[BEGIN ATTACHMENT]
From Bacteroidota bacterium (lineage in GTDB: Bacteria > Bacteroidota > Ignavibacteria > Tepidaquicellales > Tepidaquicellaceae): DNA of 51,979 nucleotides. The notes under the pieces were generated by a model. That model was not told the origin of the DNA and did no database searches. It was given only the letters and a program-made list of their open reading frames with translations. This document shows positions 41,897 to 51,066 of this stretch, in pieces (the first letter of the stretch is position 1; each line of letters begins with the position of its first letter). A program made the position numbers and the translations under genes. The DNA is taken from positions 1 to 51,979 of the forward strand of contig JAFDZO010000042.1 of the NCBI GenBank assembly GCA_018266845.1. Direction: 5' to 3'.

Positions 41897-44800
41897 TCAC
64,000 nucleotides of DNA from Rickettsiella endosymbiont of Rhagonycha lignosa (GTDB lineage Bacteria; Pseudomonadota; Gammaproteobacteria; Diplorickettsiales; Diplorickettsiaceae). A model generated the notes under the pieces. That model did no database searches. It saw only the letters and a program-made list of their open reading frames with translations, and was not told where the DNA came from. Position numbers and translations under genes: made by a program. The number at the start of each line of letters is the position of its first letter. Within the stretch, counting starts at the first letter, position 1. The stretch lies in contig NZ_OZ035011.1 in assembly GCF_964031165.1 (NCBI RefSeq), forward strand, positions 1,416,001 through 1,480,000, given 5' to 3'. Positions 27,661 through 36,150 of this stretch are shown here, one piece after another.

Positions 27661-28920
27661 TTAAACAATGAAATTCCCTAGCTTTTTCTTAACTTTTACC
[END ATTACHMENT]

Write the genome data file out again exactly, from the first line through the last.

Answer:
From Bacteroidota bacterium (lineage in GTDB: Bacteria > Bacteroidota > Ignavibacteria > Tepidaquicellales > Tepidaquicellaceae): DNA of 51,979 nucleotides. The notes under the pieces were generated by a model. That model was not told the origin of the DNA and did no database searches. It was given only the letters and a program-made list of their open reading frames with translations. This document shows positions 41,897 to 51,066 of this stretch, in pieces (the first letter of the stretch is position 1; each line of letters begins with the position of its first letter). A program made the position numbers and the translations under genes. The DNA is taken from positions 1 to 51,979 of the forward strand of contig JAFDZO010000042.1 of the NCBI GenBank assembly GCA_018266845.1. Direction: 5' to 3'.

Positions 41897-44800
41897 TCAC
64,000 nucleotides of DNA from Rickettsiella endosymbiont of Rhagonycha lignosa (GTDB lineage Bacteria; Pseudomonadota; Gammaproteobacteria; Diplorickettsiales; Diplorickettsiaceae). A model generated the notes under the pieces. That model did no database searches. It saw only the letters and a program-made list of their open reading frames with translations, and was not told where the DNA came from. Position numbers and translations under genes: made by a program. The number at the start of each line of letters is the position of its first letter. Within the stretch, counting starts at the first letter, position 1. The stretch lies in contig NZ_OZ035011.1 in assembly GCF_964031165.1 (NCBI RefSeq), forward strand, positions 1,416,001 through 1,480,000, given 5' to 3'. Positions 27,661 through 36,150 of this stretch are shown here, one piece after another.

Positions 27661-28920
27661 TTAAACAATGAAATTCCCTAGCTTTTTCTTAACTTTTACC